Chickpea domestication in the Neolithic Levant through the nutritional perspective

Zohar Kerem*, Simcha Lev-Yadun, Avi Gopher, Pnina Weinberg, Shahal Abbo

*Corresponding author for this work

Research output: Contribution to journalArticlepeer-review

67 Scopus citations


An alternative approach to the process of selection and domestication of grain crops in early history based on nutritional value is proposed. Selection by a long trial and error process among a number of wild large seeded legumes gave rise to a nutritionally superior domesticated chickpea among the selected "founder crops" of the Neolithic Near Eastern agriculture. We found considerably higher free tryptophan levels in cultivated stocks (44 desi and 29 kabuli types from 25 countries; 1.10 mg/g seed dry weight), compared with the wild progenitor Cicer reticulatum (15 accessions; 0.33 mg/g seed dry weight). Dietary tryptophan determines brain serotonin synthesis, which in turn affects certain brain functions and human behaviour. We suggest that these nutritive facts may explain the decision of prehistoric farmers to choose this rare species and struggle to keep such an agronomically complicated crop under domestication.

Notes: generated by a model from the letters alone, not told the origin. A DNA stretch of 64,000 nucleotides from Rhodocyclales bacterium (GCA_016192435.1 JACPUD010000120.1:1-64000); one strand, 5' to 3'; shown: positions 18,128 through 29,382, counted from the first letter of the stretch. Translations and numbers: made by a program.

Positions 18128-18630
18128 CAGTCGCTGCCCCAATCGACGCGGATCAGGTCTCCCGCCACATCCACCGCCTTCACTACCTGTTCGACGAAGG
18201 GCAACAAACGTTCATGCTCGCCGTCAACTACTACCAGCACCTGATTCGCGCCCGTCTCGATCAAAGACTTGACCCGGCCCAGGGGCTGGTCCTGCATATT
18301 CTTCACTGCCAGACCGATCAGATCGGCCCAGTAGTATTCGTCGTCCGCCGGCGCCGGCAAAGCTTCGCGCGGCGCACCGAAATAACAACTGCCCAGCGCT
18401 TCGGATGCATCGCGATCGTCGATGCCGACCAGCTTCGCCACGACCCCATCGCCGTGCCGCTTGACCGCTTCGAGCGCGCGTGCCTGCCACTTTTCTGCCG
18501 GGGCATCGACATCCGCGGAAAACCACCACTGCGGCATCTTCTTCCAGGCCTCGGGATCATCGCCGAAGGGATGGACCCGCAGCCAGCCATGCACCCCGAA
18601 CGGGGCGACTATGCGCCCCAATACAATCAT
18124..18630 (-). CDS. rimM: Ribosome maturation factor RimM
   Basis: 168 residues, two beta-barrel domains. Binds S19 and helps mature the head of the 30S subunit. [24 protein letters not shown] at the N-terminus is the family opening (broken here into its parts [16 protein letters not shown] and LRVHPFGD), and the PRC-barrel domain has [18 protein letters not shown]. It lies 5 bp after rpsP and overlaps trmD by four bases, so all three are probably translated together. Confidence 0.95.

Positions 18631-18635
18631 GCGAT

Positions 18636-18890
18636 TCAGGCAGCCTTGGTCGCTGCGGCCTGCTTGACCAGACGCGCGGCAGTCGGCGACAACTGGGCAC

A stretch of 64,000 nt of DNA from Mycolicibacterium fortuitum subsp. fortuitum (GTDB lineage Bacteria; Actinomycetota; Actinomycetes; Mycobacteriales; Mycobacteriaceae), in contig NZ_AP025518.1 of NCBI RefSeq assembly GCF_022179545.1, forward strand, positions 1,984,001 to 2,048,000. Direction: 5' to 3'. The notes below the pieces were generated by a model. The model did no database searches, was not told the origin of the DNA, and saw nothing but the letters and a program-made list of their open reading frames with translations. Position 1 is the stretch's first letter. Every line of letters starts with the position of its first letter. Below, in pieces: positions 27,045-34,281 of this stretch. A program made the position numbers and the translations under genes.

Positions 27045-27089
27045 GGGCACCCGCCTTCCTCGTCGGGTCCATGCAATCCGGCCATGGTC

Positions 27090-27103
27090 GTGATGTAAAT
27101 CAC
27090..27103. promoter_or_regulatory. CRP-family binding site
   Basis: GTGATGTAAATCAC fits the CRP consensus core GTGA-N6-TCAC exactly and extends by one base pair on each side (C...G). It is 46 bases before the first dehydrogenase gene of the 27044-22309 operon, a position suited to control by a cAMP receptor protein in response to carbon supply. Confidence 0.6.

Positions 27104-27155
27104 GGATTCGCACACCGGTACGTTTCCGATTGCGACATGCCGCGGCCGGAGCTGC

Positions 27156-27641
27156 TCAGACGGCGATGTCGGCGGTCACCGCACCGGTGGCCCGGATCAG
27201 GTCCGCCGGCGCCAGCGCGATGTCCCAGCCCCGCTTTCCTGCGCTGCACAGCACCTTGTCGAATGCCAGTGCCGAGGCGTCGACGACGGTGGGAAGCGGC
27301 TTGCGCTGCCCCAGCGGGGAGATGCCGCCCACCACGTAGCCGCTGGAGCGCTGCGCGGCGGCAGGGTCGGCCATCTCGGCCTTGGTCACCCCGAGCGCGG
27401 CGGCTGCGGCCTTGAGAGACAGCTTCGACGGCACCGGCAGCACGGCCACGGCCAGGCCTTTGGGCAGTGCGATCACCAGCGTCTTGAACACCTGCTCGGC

Original languageAmerican English
Pages (from-to)1289-1293
Number of pages5
JournalJournal of Archaeological Science
Issue number8
StatePublished - Aug 2007


  • Chickpea
  • Domestication
  • Legumes
  • Neolithic
  • Nutritional


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